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'When does the government have the legal right to kill an American?'

By Catholic Online (NEWS CONSORTIUM)
February 7th, 2013
Catholic Online (www.catholic.org)

The White House is scheduled to brief members of Congress on the legal justifications for drone strikes against U.S. citizens. A Justice Department paper, first obtained by NBC News, concluded that the U.S. can legally order the killing of American citizens believed to be al-Qaeda leaders. The administration would not even confirm these memos existed until this week.

LOS ANGELES, CA (Catholic Online) - "Today, as part of the president's ongoing commitment to consult with Congress on national security matters, the president directed the Department of Justice to provide the congressional intelligence committees access to classified Office of Legal Counsel advice related to the subject of the Department of Justice White Paper," an official said.

Legal experts warn that the secret memo threatened constitutional rights and expanded the definition of national self-defense and of what constitutes an imminent attack.

Not surprisingly, members of Congress expressed serious reservations about the memo. Rep. Ron Wyden, D-Ore., a member of the House Intelligence Committee, told NBC News Radio that the memo "doesn't answer the central questions" revolving around an important policy decision: "When does the government have the legal right to kill an American?"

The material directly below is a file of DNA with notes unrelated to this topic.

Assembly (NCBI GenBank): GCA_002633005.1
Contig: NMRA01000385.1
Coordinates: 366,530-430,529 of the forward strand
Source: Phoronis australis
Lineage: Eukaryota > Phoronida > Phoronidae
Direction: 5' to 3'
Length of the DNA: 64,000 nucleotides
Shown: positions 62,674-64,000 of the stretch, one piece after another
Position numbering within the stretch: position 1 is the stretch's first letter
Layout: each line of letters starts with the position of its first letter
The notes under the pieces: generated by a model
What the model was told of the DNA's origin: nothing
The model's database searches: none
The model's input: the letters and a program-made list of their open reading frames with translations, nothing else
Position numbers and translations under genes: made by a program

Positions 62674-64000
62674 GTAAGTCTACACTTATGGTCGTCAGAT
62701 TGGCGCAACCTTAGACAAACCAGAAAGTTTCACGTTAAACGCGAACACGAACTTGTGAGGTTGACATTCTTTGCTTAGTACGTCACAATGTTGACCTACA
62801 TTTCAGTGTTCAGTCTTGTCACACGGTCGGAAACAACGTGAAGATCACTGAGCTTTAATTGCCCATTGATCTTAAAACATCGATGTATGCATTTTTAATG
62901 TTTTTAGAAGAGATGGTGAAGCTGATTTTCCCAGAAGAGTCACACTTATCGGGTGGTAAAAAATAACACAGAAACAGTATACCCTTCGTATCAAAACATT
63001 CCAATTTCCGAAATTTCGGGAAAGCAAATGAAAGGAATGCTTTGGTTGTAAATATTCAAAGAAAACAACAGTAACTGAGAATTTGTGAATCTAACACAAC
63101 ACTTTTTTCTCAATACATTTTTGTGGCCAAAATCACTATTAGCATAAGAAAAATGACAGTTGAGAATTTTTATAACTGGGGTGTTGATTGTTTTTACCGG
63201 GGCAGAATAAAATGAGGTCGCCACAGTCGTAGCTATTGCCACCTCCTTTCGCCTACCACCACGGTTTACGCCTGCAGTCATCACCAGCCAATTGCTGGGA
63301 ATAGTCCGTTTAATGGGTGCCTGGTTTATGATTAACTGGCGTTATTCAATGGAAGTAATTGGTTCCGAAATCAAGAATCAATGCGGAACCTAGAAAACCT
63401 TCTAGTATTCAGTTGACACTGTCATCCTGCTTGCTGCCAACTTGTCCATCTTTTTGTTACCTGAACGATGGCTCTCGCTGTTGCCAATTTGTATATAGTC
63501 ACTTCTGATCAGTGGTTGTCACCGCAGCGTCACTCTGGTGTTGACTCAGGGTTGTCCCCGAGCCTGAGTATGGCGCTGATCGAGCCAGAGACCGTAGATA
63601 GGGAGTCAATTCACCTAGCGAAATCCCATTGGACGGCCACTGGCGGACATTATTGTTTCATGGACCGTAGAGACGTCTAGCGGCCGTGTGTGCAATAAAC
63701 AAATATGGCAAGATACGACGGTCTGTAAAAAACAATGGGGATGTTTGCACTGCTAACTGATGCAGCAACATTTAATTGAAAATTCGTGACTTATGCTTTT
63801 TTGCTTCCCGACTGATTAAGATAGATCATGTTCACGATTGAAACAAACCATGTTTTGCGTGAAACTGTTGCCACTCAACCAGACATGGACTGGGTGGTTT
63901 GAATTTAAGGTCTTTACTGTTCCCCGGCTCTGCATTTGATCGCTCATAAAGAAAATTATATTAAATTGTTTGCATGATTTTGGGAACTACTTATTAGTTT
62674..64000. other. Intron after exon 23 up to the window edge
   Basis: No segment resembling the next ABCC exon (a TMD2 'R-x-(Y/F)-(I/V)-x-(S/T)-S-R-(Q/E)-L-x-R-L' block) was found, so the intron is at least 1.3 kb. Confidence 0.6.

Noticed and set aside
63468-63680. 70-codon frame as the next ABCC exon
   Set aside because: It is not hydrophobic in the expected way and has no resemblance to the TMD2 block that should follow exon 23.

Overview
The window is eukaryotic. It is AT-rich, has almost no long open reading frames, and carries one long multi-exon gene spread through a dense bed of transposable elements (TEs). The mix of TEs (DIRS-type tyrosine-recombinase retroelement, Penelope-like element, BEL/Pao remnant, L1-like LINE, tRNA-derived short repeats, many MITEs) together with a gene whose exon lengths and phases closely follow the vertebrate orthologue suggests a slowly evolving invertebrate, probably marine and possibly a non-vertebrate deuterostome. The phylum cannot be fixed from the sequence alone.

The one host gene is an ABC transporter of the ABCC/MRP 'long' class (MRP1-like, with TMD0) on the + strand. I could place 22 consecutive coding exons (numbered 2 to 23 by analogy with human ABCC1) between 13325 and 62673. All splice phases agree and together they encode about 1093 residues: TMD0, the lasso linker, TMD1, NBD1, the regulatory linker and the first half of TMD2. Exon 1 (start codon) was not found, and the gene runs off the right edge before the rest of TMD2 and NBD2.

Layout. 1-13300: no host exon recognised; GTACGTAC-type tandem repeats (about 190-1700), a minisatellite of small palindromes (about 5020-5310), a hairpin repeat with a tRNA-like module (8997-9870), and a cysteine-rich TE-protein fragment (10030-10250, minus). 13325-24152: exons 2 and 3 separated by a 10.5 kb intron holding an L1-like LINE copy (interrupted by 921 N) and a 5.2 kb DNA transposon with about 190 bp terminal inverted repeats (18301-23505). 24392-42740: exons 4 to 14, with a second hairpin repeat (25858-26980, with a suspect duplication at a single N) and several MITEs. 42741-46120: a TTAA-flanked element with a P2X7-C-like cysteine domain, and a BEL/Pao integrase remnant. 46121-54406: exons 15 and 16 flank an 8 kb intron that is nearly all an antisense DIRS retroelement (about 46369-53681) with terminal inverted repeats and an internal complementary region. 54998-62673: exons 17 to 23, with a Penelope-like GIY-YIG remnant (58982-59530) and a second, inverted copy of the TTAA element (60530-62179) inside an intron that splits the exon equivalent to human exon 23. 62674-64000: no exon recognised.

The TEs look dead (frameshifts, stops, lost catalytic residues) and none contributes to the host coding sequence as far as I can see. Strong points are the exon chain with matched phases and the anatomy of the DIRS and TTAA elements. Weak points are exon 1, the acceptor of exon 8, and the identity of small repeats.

Chairman of the Senate Select Committee on Intelligence Senator Dianne Feinstein said was pleased with the White House's decision in a written statement.

"I am pleased that the president has agreed to provide the Intelligence Committee with access to the OLC opinion regarding the use of lethal force in counterterrorism operations. It is critical for the committee's oversight function to fully understand the legal basis for all intelligence and counterterrorism operations," Feinstein's statement read.

White House spokesman Jay Carney had said that President Obama was committed to providing more information to Congress -- even as he refused to acknowledge whether the drone memo even existed.

"He thinks that it is legitimate to ask questions about how we prosecute the war against al-Qaeda," Carney said. "These are questions that will be with us long after he is president and long after the people who are in the seats that they're in now [having] left the scene."

The administration's decision to give the memo to the congressional intelligence committees just before the Senate confirmation hearing Thursday for John Brennan, President Barack Obama's pick to lead the CIA. Brennan was an architect of the administration's controversial escalation of drone strikes to take out suspected militants.

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